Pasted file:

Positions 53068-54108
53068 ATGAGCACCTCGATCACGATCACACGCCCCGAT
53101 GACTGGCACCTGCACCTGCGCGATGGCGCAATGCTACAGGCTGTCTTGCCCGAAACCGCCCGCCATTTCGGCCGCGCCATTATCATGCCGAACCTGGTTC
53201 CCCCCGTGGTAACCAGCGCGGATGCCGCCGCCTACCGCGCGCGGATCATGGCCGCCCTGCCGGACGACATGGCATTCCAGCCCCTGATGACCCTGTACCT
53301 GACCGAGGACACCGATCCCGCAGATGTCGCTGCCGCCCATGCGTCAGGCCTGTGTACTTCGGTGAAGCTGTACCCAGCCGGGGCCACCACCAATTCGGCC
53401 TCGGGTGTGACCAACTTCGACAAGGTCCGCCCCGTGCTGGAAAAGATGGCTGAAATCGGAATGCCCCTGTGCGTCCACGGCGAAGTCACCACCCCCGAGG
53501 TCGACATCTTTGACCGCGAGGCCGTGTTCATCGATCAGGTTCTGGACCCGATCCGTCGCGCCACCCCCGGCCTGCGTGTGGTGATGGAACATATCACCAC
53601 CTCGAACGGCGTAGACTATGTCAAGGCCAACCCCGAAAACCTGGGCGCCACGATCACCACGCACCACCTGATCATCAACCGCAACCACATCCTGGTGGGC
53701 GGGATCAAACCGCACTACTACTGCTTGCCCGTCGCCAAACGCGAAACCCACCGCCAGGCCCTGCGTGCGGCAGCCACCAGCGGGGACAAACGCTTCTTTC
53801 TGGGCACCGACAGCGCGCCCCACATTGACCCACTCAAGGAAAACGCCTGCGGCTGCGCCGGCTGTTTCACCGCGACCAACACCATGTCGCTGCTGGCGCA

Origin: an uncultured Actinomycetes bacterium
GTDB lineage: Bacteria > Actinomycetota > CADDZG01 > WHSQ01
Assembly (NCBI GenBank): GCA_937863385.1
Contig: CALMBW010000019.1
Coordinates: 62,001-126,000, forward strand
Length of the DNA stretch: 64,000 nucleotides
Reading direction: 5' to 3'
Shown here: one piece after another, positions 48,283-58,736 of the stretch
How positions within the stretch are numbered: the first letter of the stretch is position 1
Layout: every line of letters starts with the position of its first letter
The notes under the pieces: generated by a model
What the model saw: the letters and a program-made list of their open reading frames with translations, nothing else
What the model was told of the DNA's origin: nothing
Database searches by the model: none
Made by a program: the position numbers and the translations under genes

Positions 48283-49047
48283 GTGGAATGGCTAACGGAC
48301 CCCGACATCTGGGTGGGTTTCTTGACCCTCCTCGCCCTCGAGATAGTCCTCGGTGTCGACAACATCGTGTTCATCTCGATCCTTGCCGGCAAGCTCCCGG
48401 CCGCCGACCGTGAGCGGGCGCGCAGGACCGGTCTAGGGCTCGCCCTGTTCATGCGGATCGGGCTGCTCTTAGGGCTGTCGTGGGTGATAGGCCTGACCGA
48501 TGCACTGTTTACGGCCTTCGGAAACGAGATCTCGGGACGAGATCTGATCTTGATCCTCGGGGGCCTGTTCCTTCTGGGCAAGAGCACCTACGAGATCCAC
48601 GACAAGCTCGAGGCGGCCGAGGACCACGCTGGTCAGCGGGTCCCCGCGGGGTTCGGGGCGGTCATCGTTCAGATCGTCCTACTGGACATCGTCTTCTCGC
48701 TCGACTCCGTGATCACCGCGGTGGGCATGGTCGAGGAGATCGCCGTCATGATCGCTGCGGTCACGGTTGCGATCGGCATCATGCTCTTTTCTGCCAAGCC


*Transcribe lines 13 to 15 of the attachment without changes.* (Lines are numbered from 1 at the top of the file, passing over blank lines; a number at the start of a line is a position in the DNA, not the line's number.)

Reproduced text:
Assembly (NCBI GenBank): GCA_937863385.1
Contig: CALMBW010000019.1
Coordinates: 62,001-126,000, forward strand